A federal judge has blocked the recently revised Department of Labor (DOL) overtime and salary rules from taking effect. The rules were originally intended to take effect on December 1, 2016. However, a coalition of states and business groups filed for an injunction to prevent the changes from being enacted, arguing that when the DOL establishes a new minimum salary test, it overstepped its authority. The coalition argues that that the new minimum salary test of $47,476 and the indexing mechanism — the portion of the law that automatically raises the minimum salary threshold over time, should not be enforced. A federal judge heard arguments from attorneys representing the states in State of Nevada, et al. v. United States Department of Labor, et al. on November 16th. Six days later, the judge issued a ruling on November 22nd, 2016.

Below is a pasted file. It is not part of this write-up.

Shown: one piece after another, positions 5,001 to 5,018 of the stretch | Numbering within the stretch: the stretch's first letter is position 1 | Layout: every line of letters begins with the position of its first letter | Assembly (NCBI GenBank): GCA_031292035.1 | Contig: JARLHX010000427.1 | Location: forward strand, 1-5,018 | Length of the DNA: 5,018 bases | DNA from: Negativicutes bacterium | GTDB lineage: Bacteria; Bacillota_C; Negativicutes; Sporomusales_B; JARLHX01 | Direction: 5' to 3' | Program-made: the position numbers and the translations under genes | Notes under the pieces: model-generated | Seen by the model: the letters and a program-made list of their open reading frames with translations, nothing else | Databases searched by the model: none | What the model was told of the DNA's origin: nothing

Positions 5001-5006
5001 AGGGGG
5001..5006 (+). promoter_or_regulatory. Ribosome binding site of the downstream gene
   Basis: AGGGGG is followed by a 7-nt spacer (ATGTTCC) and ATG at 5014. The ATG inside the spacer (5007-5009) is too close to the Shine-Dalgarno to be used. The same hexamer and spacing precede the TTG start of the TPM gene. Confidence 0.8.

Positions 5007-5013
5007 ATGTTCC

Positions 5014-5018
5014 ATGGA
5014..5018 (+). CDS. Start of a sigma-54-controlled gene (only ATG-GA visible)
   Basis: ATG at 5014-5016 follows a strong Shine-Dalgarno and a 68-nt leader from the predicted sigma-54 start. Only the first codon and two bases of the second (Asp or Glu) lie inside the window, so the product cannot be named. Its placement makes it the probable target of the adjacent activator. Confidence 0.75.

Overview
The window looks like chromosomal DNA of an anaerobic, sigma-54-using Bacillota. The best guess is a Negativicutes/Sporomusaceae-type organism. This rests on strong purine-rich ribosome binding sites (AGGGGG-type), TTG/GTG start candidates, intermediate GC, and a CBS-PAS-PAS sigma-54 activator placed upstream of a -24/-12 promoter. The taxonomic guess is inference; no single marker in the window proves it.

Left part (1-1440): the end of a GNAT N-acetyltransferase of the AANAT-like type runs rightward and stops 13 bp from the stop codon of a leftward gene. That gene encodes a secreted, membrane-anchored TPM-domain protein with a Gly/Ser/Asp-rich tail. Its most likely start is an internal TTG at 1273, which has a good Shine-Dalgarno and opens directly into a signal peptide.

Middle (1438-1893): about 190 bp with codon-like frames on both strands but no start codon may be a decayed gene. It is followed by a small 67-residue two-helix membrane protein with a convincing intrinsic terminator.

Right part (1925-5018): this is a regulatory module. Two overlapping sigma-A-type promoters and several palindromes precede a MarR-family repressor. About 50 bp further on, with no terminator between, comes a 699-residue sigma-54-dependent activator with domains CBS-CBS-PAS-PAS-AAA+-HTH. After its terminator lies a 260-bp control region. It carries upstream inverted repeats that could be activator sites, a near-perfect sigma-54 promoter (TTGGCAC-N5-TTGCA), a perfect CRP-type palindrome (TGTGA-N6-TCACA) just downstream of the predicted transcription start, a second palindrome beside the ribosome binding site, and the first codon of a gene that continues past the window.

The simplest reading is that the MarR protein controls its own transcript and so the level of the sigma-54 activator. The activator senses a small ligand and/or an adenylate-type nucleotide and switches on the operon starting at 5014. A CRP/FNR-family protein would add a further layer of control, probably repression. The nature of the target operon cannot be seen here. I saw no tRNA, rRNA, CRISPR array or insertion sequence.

There is now a nationwide injunction preventing the DOL rules from taking effect until further notice by the court. The injunction blocks the new salary test as well as the indexing component of the rule changes that purports to increase the salary threshold over time. Keep in mind that despite this injunction, employers must continue to abide by the prior rules still in force, including those requiring a salary test of $455 per week.